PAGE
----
Error [ERR_UNSUPPORTED_DIR_IMPORT] in Node.js

avatar

Borislav Hadzhiev

Last updated: Mar 29, 2022

banner

Photo from Unsplash

Error [ERR_UNSUPPORTED_DIR_IMPORT] in Node.js #

The "Error [ERR_UNSUPPORTED_DIR_IMPORT]: Directory import is not supported" occurs in Node.js, when we try to use a directory import. To solve the error, explicitly specify the index.js filename in the import or use the --experimental-specifier-resolution flag.

error err unsupported dir import

Here is an example of how the error occurs. This is a file called index.js.

index.js
// 👇️ named export export function increaseSalary(salary) { return salary + 100; } // 👇️ named export export const department = 'accounting'; // 👇️ default export export default function multiply(a, b) { return a * b; }

And here is a file called consumer-file.js that imports from index.js.

consumer.js
// ⛔️ Error [ERR_UNSUPPORTED_DIR_IMPORT]: Directory import // '/bobbyhadz-js/' is not supported resolving ES modules // imported from /bobbyhadz-js/consumer-file.js // Did you mean to import ../index.js? import multiply, {increaseSalary, department} from './'; console.log(multiply(10, 10)); console.log(increaseSalary(100)); console.log(department);

The problem with the implicit import statement in the consumer.js file is that by default Node.js requires you to explicitly specify the full path to a module.

The best way to solve the error is to explicitly provide the full path in your import statement.

consumer.js
// ✅ works as intended with full path import multiply, {increaseSalary, department} from './index.js'; console.log(multiply(10, 10)); // 👉️ 100 console.log(increaseSalary(100)); // 👉️ 200 console.log(department); // 👉️ "accounting"
Node.js does not support directory imports when resolving ES modules, so we have to explicitly specify the full path.

Having said that, there is an experimental flag you can use to enable importing from directories that contain an index file. The flag is --experimental-specifier-resolution=node.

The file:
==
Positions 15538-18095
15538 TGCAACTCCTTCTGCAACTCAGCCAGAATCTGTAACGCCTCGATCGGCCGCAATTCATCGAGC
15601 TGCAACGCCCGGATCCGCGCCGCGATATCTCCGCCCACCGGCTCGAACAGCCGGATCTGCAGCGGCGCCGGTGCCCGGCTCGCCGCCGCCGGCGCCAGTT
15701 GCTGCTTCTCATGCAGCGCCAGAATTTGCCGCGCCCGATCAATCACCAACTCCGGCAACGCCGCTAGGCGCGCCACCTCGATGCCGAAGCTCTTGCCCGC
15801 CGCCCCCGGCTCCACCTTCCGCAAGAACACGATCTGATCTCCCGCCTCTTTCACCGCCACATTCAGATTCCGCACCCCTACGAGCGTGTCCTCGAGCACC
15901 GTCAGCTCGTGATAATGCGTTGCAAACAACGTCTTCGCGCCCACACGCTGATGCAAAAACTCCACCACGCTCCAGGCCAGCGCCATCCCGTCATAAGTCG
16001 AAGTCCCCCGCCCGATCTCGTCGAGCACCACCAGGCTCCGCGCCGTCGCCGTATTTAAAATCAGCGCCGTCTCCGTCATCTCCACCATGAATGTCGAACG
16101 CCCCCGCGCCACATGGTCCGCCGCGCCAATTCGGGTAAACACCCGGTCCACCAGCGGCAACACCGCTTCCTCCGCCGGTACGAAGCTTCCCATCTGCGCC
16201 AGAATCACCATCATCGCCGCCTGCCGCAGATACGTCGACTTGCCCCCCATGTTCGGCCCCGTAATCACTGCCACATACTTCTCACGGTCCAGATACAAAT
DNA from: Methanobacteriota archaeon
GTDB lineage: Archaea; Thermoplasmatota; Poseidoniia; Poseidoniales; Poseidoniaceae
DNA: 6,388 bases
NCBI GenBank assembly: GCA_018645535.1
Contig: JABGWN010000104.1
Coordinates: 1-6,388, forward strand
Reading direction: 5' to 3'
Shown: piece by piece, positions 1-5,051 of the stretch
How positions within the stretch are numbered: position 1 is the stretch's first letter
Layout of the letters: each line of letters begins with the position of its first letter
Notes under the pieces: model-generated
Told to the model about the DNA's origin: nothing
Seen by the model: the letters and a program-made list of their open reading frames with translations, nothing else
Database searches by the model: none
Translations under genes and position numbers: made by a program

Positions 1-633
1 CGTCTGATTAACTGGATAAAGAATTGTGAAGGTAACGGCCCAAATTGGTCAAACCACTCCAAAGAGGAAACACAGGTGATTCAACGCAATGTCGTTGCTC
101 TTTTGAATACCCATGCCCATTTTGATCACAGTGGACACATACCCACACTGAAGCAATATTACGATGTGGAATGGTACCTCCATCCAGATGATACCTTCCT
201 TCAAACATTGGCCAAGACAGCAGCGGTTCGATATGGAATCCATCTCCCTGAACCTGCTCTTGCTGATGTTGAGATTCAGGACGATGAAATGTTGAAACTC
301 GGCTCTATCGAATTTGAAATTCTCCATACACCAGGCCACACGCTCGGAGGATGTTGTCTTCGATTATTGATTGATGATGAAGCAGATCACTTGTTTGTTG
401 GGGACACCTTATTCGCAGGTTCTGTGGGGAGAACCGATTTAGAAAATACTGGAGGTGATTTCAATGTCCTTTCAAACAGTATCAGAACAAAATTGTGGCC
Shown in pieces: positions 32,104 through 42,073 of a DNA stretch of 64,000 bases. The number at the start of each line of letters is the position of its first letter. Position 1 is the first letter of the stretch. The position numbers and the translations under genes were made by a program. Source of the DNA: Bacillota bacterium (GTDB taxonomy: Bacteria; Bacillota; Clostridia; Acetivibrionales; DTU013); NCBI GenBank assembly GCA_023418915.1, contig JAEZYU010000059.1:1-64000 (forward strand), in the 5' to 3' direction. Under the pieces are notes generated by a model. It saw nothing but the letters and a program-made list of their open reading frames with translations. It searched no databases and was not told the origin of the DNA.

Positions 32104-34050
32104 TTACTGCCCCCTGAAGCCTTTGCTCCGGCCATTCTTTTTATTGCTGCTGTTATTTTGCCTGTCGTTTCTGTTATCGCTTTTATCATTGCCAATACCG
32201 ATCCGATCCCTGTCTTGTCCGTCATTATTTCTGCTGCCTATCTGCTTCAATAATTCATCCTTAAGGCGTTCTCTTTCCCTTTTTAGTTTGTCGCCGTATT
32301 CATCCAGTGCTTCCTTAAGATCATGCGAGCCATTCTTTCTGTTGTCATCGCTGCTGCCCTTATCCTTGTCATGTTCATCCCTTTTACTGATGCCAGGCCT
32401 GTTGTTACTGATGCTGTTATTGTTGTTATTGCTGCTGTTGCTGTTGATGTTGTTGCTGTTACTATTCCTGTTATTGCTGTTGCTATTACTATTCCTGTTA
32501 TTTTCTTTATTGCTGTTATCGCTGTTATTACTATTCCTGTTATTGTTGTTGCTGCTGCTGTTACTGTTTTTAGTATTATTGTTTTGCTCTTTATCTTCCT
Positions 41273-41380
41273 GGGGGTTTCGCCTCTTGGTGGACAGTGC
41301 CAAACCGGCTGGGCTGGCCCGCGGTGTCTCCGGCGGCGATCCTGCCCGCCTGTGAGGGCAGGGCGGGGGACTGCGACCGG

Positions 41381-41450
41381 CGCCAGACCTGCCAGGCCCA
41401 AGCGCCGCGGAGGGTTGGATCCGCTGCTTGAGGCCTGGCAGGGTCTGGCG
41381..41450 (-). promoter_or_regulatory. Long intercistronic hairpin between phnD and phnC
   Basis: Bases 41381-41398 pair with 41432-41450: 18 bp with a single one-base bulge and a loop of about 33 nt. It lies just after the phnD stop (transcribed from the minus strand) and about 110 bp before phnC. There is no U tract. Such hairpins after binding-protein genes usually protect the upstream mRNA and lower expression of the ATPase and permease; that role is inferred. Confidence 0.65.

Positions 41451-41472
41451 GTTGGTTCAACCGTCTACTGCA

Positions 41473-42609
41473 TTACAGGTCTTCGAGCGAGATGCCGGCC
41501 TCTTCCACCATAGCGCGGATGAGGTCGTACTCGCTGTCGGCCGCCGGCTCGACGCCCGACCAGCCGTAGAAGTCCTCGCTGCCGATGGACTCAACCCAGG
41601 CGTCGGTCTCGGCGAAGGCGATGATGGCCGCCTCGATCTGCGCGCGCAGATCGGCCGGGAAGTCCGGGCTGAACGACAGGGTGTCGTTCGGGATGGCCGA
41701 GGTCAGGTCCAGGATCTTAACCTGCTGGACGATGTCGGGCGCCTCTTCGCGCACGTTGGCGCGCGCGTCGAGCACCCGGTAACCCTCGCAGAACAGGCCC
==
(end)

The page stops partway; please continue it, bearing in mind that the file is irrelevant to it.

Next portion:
shell
node --experimental-specifier-resolution=node consumer-file.js

So, if I revert my import in consumer.js to a directory import:

consumer.js
import multiply, {increaseSalary, department} from './'; console.log(multiply(10, 10)); // 👉️ 100 console.log(increaseSalary(100)); // 👉️ 200 console.log(department); // 👉️ "accounting"

Now I can use the --experimental-specifier-resolution flag when issuing the node command to enable importing from directories that contain an index file.

shell
node --experimental-specifier-resolution=node consumer-file.js

experimental specifier resolution

The Node.js documentation explicitly states that we shouldn't rely on this flag because they plan to remove it.

There is always a risk when relying on experimental flags, because if you update your Node.js version, the flag might not exist anymore.

My approach would be to explicitly specify the full path to the file, rather than rely on the experimental flag because these things are hard to keep track of.

One day, I might update my server's Node.js version and have my application break in production because the experimental flag has been removed.

Conclusion #

The "Error [ERR_UNSUPPORTED_DIR_IMPORT]: Directory import is not supported" occurs in Node.js, when we try to use a directory import. To solve the error, explicitly specify the index.js filename in the import or use the --experimental-specifier-resolution flag.

I wrote a book in which I share everything I know about how to become a better, more efficient programmer.
book cover
You can use the search field on my Home Page to filter through all of my articles.